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Research Project: Detection and Control of Foodborne Parasites for Food Safety

Location: Animal Parasitic Diseases Laboratory

Title: Rare but evolutionarily consequential outcrossing in a highly inbred zoonotic parasite

Author
item La Rosa, Guiseppe - Istituto Superiore Di Sanita
item Bernal, Rafael - Universidad De Extremadura
item Perez Martin, J.e. - Universidad De Extremadura
item Tonanzi, D. - Istituto Superiore Di Sanita
item Serrano Aguilera, F. - Universidad De Extremadura
item Rosenthal, Benjamin
item Pozio, Edoardo - Istituto Superiore Di Sanita

Submitted to: International Journal for Parasitology
Publication Type: Peer Reviewed Journal
Publication Acceptance Date: 12/19/2017
Publication Date: 3/8/2018
Citation: La Rosa, G., Bernal, R., Perez Martin, J., Tonanzi, D., Serrano Aguilera, F., Rosenthal, B.M., Pozio, E. 2018. Rare but evolutionarily consequential outcrossing in a highly inbred zoonotic parasite. International Journal for Parasitology. https://doi.org/10.1016/j.ijpara.2017.12.007
DOI: https://doi.org/10.1016/j.ijpara.2017.12.007

Interpretive Summary: Combatting parasitic infection requires that we understand how uniform, or varied, they are. Will a single vaccine or medication suffice, or should differences in response be expected? The answer could depend on whether the parasite routinely engages in self-mating, or if genetic variants are widely shared among freely breeding individuals. We sought to understand the extent of inbreeding in Trichinella spiralis, a zoonotic parasite that occurs in a variety of animals and can be aquired by consuming undercooked meat. We found strong evidence for inbreeding in two-thirds of infected wild boar, but we found evidence that the remaining third posessed parasites from more than one pair of parents. The resulting outcrossing should limit distinctions that would otherwise accumulate among transmission chains. Conditions of transmission may differ in other regions, where such epidemiological features may engender different evolutionary outcomes. These results will interest veterinarians, parasitologists, epidemiologists, ecologists, and evolutionary biologists.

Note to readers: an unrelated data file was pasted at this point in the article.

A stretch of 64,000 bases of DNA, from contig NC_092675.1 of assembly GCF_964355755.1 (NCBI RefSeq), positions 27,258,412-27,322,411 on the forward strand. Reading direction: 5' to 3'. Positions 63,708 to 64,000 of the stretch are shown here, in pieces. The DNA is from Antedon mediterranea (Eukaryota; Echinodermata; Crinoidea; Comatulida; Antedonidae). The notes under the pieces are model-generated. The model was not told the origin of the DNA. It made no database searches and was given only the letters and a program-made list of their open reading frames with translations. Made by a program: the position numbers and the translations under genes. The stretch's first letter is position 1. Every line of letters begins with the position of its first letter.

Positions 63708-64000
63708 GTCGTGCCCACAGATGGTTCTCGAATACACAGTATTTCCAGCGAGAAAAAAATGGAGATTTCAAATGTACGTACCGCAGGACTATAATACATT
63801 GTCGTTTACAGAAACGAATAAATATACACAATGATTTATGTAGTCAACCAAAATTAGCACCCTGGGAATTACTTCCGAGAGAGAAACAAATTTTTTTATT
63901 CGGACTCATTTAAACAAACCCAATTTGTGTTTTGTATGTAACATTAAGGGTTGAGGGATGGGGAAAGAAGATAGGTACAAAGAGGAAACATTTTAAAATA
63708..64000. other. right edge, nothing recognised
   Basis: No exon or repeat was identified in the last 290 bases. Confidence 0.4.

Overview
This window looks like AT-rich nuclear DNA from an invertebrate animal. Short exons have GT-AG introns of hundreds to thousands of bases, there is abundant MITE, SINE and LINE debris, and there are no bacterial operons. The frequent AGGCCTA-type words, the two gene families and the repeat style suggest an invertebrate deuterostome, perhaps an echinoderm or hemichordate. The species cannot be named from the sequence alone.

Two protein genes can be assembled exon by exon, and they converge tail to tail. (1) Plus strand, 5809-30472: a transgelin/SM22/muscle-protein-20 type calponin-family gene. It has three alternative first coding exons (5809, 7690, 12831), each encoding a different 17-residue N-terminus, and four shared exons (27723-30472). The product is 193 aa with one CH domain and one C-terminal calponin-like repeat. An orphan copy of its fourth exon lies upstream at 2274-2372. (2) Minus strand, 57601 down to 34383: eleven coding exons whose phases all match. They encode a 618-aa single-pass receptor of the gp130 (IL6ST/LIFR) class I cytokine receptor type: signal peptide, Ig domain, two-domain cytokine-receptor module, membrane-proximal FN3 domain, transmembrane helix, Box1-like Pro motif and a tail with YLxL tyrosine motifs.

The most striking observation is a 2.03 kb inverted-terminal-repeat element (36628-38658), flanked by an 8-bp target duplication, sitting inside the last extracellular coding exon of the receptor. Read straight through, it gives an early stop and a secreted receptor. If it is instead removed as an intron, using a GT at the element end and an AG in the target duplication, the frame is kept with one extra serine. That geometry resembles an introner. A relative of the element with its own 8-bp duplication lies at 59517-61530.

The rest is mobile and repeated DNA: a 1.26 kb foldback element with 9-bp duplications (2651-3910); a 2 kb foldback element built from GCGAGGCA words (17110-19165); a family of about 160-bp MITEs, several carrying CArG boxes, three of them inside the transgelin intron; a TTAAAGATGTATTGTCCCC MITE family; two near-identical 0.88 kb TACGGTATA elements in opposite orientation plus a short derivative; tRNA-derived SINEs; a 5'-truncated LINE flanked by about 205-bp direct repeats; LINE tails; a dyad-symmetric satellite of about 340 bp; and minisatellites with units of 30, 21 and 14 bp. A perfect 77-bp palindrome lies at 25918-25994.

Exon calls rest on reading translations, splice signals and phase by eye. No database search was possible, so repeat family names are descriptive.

Technical Abstract: Recurrent self-mating can result in nearly clonal propagation of biological lineages, but even occasional outcrossing can serve to redistribute variation in future generations, providing cohesion among regional populations. The zoonotic parasite Trichinella spiralis has been suspected to undergo frequent inbreeding, resulting in genetically uniform larval cohorts which differ markedly from one another. Here, we explored the extent of inbreeding for this parasite by determining how genetic variation (at variable microsatellite markers) is distributed among 1,379 larvae derived from 41 wild boar in Extremadura, Spain. In particular, we sought to determine how much of the genetic variation in this region’s parasites occurs among the larvae of any given wild boar, and whether each derives from one, or more, parental lineages. We found strong evidence for inbreeding, resulting in genetically distinct parasite subpopulations among the parasites derived from many pairs of wild boar. Fully two-thirds of these parasite cohorts appear to derive from inbred parents; in ten percent of the wild boar, parasites were so inbred as to become absolutely fixed in all of the assayed genetic loci. In spite of this, more than one pair of parents appear to have given rise to the infections in one-third of the sampled wild boar, resulting in mixed infections. These mixed infections should slow the loss heterozygosity and the loss of multi-locus polymorphism in any given parasite lineage. Such outcrossing should limit distinctions that would otherwise accumulate among transmission chains, thereby enforcing cohesion through the region’s population in spite of its marked departure from panmixia. Conditions of transmission may differ in other regions, where such epidemiological features may engender different evolutionary outcomes.